The Commemoration of All the Faithful Departed
Reading 1Wis 3:1-9; Reading 2 Rom 5:5-11; Gospel Jn 6:37-40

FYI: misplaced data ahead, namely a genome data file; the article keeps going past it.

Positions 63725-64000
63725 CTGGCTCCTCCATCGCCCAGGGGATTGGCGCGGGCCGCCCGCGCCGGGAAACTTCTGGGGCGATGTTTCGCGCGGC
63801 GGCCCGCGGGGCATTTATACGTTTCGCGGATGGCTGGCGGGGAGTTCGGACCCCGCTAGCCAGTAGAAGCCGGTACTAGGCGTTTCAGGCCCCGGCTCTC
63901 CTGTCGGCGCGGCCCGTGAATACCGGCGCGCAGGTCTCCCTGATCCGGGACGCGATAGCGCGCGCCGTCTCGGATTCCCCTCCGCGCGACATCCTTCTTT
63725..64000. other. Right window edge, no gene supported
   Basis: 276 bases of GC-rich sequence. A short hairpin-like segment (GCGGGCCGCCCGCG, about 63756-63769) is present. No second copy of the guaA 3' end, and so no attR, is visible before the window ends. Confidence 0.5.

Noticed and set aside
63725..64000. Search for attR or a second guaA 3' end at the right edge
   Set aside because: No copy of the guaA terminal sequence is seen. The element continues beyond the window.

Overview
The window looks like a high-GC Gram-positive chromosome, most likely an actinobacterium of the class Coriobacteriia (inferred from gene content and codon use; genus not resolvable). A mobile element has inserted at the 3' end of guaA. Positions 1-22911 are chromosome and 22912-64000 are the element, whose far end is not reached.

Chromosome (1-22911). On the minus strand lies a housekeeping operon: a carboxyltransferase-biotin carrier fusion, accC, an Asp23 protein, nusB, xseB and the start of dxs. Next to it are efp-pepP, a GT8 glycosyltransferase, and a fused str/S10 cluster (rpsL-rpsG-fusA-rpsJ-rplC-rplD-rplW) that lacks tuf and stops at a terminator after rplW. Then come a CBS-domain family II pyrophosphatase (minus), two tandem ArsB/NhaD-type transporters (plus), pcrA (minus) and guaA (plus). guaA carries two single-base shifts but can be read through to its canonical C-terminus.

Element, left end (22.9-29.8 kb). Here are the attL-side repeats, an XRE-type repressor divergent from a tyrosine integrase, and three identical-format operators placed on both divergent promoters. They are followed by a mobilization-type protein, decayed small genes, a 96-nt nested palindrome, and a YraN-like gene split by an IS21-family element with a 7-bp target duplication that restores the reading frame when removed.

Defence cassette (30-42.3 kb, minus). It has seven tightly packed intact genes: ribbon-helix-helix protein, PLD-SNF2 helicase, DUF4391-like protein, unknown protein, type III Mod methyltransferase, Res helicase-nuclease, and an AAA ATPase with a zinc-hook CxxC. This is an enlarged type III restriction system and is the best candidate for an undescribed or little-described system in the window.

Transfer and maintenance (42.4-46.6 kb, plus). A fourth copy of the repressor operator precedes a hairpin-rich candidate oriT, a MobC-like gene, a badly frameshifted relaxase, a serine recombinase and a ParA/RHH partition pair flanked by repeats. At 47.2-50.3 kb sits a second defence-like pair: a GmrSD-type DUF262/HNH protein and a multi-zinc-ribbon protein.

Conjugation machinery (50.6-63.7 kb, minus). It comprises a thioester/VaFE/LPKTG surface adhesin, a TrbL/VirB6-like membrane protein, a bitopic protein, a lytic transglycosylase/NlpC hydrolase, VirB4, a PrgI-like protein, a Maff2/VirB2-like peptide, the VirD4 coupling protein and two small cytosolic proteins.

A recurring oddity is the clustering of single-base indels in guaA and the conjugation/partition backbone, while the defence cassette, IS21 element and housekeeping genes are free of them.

Today the Church commemorates the all Soul’s day. There have been many treatises and studies on death though not even one knows the truth of death and those who know it can never come and tell us all these. Martin Heidegger, the German philosopher, who has written much on death calls death as a call to authenticity. Our authentic nature is to be a human and humane. Authenticity is taking charge and responsibility of one’s life and actions. Death is the sure possibility where all other possibilities of life end. At the end it is a moment to check whether he have lived up to our authentic nature or not. Hence, thinking of death one is led to live an authentic life. Death is a moment of crowing if we have lived a life of authenticity. Kahil Gibran puts it like this: Death is like a slave kneeling in front of the king to be crowned. But the slave is so full of trembling in front of the king and forgets the joy of the crown about to be placed on him. Death in Christian understanding is the culmination of a journey here on earth and a starting of another journey in the other world. Today’s Gospel passage would remind us that the ultimate yardstick of life is the way we have lived our life. All soul’s day, along with a time to pray for all the souls in purgatory is also a time to reflect on the mystery of death. Though St. Paul exclaims, ‘O death, Where is thy sting,’ the reality is that we would all die one day. What Christ did was to give a new meaning to the reality of death. There is life even after death. But to enjoy the life after death, live well before death.